China in particular is an interesting case study. IMAX entered China 15 years ago as the nation’s entertainment, film and exhibition industry was developing and we grew and matured alongside the industry, which is now poised to become the world’s largest in the next few years. We’ve essentially become a part of the moviegoing culture in China. Unlike in the West, consumers in China did not grow up going to IMAX museums, science centers or aquariums because there weren’t any. They grew up going to IMAX in multiplexes. Today we are one of the strongest entertainment brands in greater China and have played a crucial role in building the modern moviegoing experience in the country.

FJI: In which Asia-Pacific country do you currently operate the most screens?

DS: In Mainland China, where we have a total of 260 IMAX theatres currently open and another 210 in backlog. Factors such as the nation’s population and an increasing middle class with disposal income have made Mainland China our biggest market.

FJI: Which countries are the runner-ups in terms of screen presence?

DS: Other Asia-Pacific nations with a strong IMAX presence include Japan with 30 theatres (25 open and five in backlog), South Korea with 20 theatres (17 open and three in backlog), India with 15 theatres (8 open and seven in backlog), Taiwan with 13 theatres (10 open and three in backlog, Indonesia with 11 theatres (six open and five in backlog), and the Philippines with nine theatres (eight open and one in backlog). All those figures are per September 30, 2015.

FJI: IMAX has just opened its 1,000th screen, in Taiyuan, China. This is a truly remarkable milestone…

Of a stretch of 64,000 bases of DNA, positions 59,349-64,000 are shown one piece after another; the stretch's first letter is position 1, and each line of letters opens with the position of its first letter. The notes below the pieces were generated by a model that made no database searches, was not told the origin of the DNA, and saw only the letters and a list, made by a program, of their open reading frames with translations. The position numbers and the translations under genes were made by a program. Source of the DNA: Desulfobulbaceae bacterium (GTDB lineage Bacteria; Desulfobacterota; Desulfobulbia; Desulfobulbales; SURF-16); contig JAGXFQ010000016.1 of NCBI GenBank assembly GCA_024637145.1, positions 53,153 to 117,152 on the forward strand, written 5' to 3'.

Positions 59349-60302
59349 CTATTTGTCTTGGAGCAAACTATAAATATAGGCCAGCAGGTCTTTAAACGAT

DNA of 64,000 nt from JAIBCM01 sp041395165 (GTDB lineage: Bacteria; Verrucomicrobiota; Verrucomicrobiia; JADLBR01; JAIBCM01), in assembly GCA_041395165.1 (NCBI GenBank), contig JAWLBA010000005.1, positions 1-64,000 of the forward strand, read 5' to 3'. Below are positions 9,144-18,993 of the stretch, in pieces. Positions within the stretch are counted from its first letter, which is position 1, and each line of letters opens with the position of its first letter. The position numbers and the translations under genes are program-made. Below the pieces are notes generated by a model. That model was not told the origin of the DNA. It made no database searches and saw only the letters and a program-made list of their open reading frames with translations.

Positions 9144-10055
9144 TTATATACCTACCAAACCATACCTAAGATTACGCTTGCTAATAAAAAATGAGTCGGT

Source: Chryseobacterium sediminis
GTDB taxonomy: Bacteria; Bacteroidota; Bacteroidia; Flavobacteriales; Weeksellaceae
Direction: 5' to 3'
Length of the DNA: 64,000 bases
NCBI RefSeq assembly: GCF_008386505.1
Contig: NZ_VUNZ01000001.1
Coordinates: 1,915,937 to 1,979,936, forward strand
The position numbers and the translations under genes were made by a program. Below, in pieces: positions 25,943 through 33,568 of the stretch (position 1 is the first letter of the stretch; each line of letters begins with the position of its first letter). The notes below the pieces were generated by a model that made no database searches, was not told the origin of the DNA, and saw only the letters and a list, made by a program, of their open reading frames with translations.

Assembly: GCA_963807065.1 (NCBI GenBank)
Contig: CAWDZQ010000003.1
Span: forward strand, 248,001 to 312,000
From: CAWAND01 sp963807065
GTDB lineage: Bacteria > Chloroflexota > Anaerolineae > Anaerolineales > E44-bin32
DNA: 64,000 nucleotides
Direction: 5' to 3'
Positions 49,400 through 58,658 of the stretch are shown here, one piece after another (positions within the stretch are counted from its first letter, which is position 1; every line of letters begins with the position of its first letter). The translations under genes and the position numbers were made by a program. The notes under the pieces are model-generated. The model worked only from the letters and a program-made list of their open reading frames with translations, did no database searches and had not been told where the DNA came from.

DS: Yes, it was not just an exciting event in China, but also an important celebration for the global IMAX market. IMAX Corp’s CEO Rich Gelfond has said [on the occasion] that "IMAX has experienced significant growth in recent years, both in China and worldwide. While it took the company 22 years to reach its first 100 IMAX theatres, we have been able to launch the next 900 theatres in the exact same period of time."

FJI: What are the further development plans for IMAX in Asia-Pacific?

DS: In China, the moviegoing public has a voracious appetite for all things IMAX. To ensure that we meet this demand and continue our growth in this market, we successfully listed our IMAX China business on the Hong Kong Stock Exchange on October 8, 2015, which was one of the most notable achievements in our company’s history of more than 45 years. Proceeds of the IPO will be reinvested to continue to grow IMAX in greater China. With a strong backlog of China installations and a fantastic movie slate over the next couple of years, we believe we are in a great position to take the business to new heights. 

Outside of China, I’m also very optimistic about our growth prospects in Japan. In 2014, our theatres in Japan generated per-screen averages of just under US$1.3 million and we are on track to increase the PSA in 2015. Key to our recent success has been our first theatre with Toho Cinemas, Japan’s largest theatre operator, at their flagship location in Tokyo’s Shinjuku area, which opened this past April. Toho Shinjuku IMAX has generated more than $2.3 million of box office in its first six months of operation.

FJI: Which Asia-Pacific countries currently still lack IMAX screens?

DS: Fortunately, we are operating in almost every major country in Asia, even Pakistan, and we are scheduled to open our first theatre in Mongolia in 2016. In terms of countries we are not in, we are looking forward to entering Myanmar as the country opens and develops.

FJI: Looking at how IMAX has matured over the years, what would you say are the most important developments that today make IMAX one of the most readily recognizable cinematic format brands?